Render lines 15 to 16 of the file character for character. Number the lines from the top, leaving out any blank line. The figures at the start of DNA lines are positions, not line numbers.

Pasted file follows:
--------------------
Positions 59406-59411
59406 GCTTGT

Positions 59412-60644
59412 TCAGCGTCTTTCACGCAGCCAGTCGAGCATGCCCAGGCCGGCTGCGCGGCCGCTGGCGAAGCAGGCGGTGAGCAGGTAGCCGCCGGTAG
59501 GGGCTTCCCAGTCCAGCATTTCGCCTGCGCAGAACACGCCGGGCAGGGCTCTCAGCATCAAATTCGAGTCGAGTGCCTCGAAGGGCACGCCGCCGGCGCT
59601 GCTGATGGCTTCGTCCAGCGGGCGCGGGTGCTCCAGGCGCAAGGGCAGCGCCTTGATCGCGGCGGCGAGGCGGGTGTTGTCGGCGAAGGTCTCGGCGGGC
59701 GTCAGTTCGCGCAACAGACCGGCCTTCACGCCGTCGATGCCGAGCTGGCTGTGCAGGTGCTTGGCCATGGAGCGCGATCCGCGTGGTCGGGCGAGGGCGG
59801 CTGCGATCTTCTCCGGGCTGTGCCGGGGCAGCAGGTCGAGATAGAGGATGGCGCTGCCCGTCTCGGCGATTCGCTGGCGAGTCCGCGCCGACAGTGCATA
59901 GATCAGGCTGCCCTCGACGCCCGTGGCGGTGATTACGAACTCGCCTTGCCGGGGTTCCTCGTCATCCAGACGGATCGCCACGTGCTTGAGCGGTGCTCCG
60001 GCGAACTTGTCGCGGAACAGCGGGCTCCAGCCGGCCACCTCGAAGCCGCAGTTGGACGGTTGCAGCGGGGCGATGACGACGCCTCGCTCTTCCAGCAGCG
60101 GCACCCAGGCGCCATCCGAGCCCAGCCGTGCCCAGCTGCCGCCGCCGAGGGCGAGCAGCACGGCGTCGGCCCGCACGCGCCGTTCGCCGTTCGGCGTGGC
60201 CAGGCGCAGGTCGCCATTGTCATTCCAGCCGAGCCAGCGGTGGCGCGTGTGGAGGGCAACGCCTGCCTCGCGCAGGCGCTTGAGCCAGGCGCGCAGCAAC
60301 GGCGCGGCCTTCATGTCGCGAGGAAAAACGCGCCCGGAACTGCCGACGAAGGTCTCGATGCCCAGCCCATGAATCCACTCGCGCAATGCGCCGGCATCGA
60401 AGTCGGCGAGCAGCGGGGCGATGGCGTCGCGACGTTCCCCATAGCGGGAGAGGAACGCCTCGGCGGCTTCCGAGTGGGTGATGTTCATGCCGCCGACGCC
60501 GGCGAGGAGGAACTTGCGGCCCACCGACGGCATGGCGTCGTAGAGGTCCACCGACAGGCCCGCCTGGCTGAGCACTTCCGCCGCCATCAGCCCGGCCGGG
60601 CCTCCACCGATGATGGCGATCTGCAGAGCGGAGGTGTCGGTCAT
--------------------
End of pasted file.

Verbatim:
60501 GGCGAGGAGGAACTTGCGGCCCACCGACGGCATGGCGTCGTAGAGGTCCACCGACAGGCCCGCCTGGCTGAGCACTTCCGCCGCCATCAGCCCGGCCGGG
60601 CCTCCACCGATGATGGCGATCTGCAGAGCGGAGGTGTCGGTCAT